February 26, 2012

South African Bulbs - Peak Week

Gladiolus splendens, is a tall, red-blooming species that looks nothing like the hybrid summer-blooming forms most people are familiar with.

Late February and Early March marks an important time of transition in the the plant collectors greenhouse. It's the start of autumn in the southern hemisphere, and spring, in the north, and plants react to the lengthening day light, and the brighter sun. We, as humans working cubicles and under florescent lights sometimes miss this subtle seasonal shifts, but there is nothing subtle about how the plants react. This is the season of orchids, since many bloom now ( as they do in the autumn) than in any other time of the year, and, this is the season for many bulbs which naturally want to grow with the lengthening daylight, ( which is why spring flower shows are scheduled for this time of year).

South African bulbs are the stars in the greenhouse this cold February Sunday. After missing a snowstorm by a mere 50 miles this weekend, ( it did snow in upstate New York, yet we only enjoyed the beauty of blinding snow squalls and fierce winds). 

The brilliant carmine-red of Gladiolus splendens can be seen from across the garden. Native to the Roggeveld Escarpment in South Africa, where it grows near streams, these winter-blooming gladiolus make excellent cold greenhouse flowers, but the plants themselves are rarely attractive. The wiry-stemed gladiolus are weak, since they are designed to grow through scrub growth and grasses. A little creative staking is often needed.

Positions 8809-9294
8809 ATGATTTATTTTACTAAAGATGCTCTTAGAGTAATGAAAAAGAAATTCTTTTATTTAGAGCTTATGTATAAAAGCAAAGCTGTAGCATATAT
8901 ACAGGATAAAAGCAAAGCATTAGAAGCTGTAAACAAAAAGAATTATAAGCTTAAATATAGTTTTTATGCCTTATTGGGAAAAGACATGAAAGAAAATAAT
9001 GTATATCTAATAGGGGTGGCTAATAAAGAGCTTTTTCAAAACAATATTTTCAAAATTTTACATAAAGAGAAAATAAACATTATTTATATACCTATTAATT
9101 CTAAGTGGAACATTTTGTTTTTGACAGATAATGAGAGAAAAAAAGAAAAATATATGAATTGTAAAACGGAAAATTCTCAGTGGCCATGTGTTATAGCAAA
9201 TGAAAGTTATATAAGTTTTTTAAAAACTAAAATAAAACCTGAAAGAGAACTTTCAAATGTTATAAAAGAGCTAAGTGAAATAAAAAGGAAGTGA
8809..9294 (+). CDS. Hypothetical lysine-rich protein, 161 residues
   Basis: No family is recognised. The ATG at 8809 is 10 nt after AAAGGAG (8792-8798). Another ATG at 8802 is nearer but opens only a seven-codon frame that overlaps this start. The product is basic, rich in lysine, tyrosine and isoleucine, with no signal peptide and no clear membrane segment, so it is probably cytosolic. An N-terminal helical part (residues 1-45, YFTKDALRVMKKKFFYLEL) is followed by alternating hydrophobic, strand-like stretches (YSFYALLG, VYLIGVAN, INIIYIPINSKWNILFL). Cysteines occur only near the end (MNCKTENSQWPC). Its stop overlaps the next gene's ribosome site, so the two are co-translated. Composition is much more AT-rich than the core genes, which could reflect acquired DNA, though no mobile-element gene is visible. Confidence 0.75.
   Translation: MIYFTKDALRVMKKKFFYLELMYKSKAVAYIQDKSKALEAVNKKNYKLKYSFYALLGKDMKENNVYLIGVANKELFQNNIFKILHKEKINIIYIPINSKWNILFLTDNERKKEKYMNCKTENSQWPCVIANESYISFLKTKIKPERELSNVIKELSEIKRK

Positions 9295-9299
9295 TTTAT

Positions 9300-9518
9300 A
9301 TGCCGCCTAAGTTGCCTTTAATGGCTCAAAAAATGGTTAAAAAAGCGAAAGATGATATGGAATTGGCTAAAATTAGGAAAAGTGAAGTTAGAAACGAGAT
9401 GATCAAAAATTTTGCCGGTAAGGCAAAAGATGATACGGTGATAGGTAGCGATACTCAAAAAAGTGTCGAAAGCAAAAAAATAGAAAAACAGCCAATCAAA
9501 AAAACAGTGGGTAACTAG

Pink Velthiemia make cheerful potted winter-blooming bulbs, but the pale-yellow form of Velthiemia bracteata is less common. Here, V. bracteata 'Lemon Flame' begins its season - the flowers are almost open.

A Velthiemia bracteata 'Lemon Flame' blooming in a Guy Wolff long-tom pot.

Even less common, Velthiemia bracteata 'Rose-Alba', has ivory and salmon blossoms, along with wavy, bluish leaves.

Lachenalia aloides var. peasonii, a selection of Lachenalia aloides with only two colors in the blossom, instead of the four colors typically seed in L. aloides var. quadricolor. The term 'aloides' means that this species has blossoms that are reminiscent of the aloe, another South African native.

I am sparing most of you the boring photos of Romulea, the many species of this crocus-formed South African that also bloom in tiny pots around the greenhouse. This one is blooming in a pot of seedlings labeled Romulea hartwegii ( I never know if these are the true species or not, without properly keying out. For now, I will leave it as R. hartwegii since I doubt many of you will actually care. I love the tiny Romulea species, for the always surprise me with they flowers on sunny winter days.


A few more Clivia that are blooming right now. This cross, again, another C. miniata x C. gardenii has darker trumpet shaped blossoms.

This variegated-leaved Clivia has wide leaves, and wide blossoms that have a broad, yellow center , very much like many of the early 20th century French forms. It was raised from seed that we brought back from Japan. SO many clivia are blooming now that it's hard to keep track.

No comments :

Post a Comment

LinkWithin

Related Posts Plugin for WordPress, Blogger...

Most Popular Posts